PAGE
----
Or, Making Lemonade at the Symphony
When the ice storm hit Nashville in February 2015, schools were closed for more than a week. Two weeks later – at the beginning of March – schools were closed again for a snow storm. As a result, the Nashville Symphony had to cancel three mornings of Young People’s Concerts at Schermerhorn and a run-out concert to a local high school: we missed 7 performances, which would have put the orchestra in front of around 10,000 students total.
When the weather had passed and all the staff were able to get back in the hall at the same time we held a meeting to comb the calendar for the possibility of making up these canceled events – our Young People’s Concerts (YPCs) are the symphony’s flagship education program, an important component in the execution of our education mission. Usually these concerts are scheduled more than a year in advance, due to the difficulty in finding times when the availability of the orchestra, the conductor, scheduled guest artists, the MNPS school calendar, and the hall all line up and allow time not only for performances but rehearsals also. Young People’s Concerts are written into the initial schedule for the orchestra each year for this reason – it’s nearly impossible to find adequate dates and times when all these elements align mid-season.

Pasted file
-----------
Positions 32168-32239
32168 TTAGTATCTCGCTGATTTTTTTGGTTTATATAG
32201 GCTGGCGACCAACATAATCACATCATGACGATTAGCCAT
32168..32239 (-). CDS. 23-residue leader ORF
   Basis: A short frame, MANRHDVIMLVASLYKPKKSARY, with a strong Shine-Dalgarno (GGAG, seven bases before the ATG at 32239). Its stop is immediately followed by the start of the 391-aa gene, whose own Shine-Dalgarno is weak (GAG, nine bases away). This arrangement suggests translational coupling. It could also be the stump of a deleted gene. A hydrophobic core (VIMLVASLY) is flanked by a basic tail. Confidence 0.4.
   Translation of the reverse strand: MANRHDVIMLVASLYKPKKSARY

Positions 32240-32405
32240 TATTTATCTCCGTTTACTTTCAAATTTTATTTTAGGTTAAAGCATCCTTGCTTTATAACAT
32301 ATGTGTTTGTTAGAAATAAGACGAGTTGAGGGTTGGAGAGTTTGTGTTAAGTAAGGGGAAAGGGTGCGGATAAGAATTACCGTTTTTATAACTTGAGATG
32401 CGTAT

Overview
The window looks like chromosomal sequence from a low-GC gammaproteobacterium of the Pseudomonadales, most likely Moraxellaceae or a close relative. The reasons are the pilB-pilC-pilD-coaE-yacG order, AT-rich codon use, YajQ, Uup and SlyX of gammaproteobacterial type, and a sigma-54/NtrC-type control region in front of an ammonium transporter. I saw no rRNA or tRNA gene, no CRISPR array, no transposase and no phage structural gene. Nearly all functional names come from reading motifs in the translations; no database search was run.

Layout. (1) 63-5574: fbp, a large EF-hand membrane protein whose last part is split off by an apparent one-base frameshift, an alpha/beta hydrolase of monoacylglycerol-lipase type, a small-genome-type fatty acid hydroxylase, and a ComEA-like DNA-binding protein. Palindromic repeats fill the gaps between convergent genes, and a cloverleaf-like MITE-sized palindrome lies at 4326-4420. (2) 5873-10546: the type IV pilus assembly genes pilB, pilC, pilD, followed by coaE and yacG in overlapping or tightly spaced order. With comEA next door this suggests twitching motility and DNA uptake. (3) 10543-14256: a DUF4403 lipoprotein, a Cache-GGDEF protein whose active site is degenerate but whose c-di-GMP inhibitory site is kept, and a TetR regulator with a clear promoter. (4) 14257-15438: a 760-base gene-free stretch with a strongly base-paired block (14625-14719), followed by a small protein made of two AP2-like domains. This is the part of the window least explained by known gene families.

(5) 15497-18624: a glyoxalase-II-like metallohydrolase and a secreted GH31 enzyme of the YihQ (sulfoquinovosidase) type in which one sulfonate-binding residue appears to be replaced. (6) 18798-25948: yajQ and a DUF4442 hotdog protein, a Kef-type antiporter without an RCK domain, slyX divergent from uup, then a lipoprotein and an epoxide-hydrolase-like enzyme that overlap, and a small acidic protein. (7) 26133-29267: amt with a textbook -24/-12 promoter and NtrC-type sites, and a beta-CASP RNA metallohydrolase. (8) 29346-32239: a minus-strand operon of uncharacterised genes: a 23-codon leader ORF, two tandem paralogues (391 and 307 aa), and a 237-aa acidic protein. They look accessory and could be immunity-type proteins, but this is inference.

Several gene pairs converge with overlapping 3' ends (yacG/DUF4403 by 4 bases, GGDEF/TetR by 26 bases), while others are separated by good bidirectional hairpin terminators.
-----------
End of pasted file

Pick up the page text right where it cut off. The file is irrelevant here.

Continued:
And so it proved.
At the end of the meeting, when it became clear that it was not going to be possible to schedule make-up YPCs, I asked Sonja Winkler, our Senior Director of Operations and Orchestra Manager, if it were possible simply to reserve the hall for an alternate program – and it was. Sonja put a hold on a couple dates for us and One on a Part was born.
Since beginning my tenure here I’ve been incredibly impressed with the Nashville Symphony’s Onstage series, in which our orchestra musicians present free chamber music concerts to the community. Once or twice a month our musicians perform chamber concerts in an intimate environment which encourages dialogue between the musicians and audience, in programs they choose (repertoire and personnel) and rehearse themselves. So I thought: what if we presented a chamber music concert in similar spirit to students?